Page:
Given an environment of low and even negative yields, slow growth and potential signs of rising inflation, Russ discusses why gold may continue to shine.
by Russ Koesterich, CFA
As my colleague Jean Boivin recently wrote, central banks are pushing the outer limits of monetary policy. This has had many odd side effects, not the least of which is a significant portion of sovereign debt today is trading at a negative yield. If you buy government bonds from Japan today, you’d have to pay interest. Welcome to a world in which investors pay for the privilege of lending money.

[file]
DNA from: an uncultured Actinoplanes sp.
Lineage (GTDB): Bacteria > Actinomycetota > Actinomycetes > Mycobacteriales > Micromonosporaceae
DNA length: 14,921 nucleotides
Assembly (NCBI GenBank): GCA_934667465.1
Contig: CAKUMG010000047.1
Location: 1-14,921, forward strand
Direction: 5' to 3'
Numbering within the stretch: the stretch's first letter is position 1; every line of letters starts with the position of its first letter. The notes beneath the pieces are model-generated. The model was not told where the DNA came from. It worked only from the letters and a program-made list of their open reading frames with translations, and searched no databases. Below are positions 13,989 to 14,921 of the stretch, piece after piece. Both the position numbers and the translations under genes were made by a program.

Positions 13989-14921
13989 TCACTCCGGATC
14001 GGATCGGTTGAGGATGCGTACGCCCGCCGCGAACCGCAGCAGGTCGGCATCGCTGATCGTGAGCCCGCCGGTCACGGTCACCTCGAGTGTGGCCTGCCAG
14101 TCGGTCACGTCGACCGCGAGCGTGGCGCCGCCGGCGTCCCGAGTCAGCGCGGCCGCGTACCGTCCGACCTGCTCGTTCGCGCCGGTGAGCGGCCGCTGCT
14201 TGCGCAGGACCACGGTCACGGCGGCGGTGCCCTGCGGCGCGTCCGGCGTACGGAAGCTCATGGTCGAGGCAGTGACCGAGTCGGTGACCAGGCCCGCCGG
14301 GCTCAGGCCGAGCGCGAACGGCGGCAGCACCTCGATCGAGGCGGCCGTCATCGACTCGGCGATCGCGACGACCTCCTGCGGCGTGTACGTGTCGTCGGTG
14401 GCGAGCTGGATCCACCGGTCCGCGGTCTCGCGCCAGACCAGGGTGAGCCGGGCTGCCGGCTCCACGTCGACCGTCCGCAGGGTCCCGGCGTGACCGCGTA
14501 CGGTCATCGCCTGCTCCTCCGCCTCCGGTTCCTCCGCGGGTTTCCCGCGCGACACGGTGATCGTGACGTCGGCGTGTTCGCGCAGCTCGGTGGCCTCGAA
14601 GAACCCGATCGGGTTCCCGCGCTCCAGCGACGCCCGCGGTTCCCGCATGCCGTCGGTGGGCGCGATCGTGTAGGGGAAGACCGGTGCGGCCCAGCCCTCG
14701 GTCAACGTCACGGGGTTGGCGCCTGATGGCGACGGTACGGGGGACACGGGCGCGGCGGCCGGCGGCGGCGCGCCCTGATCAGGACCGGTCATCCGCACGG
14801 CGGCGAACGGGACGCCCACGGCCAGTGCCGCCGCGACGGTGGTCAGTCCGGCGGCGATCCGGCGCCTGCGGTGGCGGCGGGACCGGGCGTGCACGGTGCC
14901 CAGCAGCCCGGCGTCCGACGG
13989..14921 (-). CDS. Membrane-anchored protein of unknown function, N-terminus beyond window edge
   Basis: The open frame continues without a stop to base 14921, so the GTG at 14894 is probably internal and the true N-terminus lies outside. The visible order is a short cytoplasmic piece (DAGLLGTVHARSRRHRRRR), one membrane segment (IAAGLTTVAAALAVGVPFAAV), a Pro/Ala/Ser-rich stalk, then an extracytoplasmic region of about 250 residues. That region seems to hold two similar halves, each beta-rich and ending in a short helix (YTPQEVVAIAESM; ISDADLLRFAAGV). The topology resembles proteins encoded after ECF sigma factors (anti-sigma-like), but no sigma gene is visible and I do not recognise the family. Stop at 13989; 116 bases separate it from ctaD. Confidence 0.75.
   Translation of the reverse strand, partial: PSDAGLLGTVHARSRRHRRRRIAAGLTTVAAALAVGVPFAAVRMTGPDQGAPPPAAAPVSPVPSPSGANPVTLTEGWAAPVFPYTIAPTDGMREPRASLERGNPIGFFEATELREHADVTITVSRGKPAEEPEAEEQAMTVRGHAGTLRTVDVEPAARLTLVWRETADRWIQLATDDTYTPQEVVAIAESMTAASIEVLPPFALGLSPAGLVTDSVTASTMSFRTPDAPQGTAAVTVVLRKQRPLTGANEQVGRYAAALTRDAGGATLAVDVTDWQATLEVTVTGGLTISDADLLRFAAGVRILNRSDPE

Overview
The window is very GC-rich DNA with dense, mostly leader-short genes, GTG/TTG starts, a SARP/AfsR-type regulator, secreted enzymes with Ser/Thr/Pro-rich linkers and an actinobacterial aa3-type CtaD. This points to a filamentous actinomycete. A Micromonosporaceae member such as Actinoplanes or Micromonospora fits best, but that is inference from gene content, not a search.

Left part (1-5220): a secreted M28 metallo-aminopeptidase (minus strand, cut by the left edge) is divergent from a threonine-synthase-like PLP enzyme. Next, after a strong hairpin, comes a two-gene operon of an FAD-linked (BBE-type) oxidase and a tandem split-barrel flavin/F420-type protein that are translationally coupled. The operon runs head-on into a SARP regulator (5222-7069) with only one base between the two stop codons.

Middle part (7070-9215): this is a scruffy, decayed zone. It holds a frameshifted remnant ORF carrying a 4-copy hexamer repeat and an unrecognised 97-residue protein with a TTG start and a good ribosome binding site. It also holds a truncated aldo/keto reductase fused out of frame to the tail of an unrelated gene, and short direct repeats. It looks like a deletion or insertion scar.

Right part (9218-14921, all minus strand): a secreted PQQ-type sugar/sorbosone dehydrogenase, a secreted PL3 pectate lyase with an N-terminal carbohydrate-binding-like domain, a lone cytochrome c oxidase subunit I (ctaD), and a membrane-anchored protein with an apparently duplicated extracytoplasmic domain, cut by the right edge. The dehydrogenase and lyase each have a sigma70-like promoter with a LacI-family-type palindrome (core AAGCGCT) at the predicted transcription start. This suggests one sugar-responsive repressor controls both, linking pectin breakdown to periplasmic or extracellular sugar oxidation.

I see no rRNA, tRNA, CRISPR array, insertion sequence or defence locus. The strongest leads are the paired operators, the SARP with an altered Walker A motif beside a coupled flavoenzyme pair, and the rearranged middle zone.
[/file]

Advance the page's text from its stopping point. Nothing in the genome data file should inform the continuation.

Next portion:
Although central banks have been the primary architect of this surreal state of affairs, even if they decide to reverse course, real borrowing costs are likely to remain low relative to the historic norm. Factors such as demographics and tepid economic growth are contributing to the unusually low level of real interest rates (i.e. after inflation).
All told, this is a serious problem for yield starved investors. Ironically, one potential remedy is to take a second look at an asset class that provides no income: gold.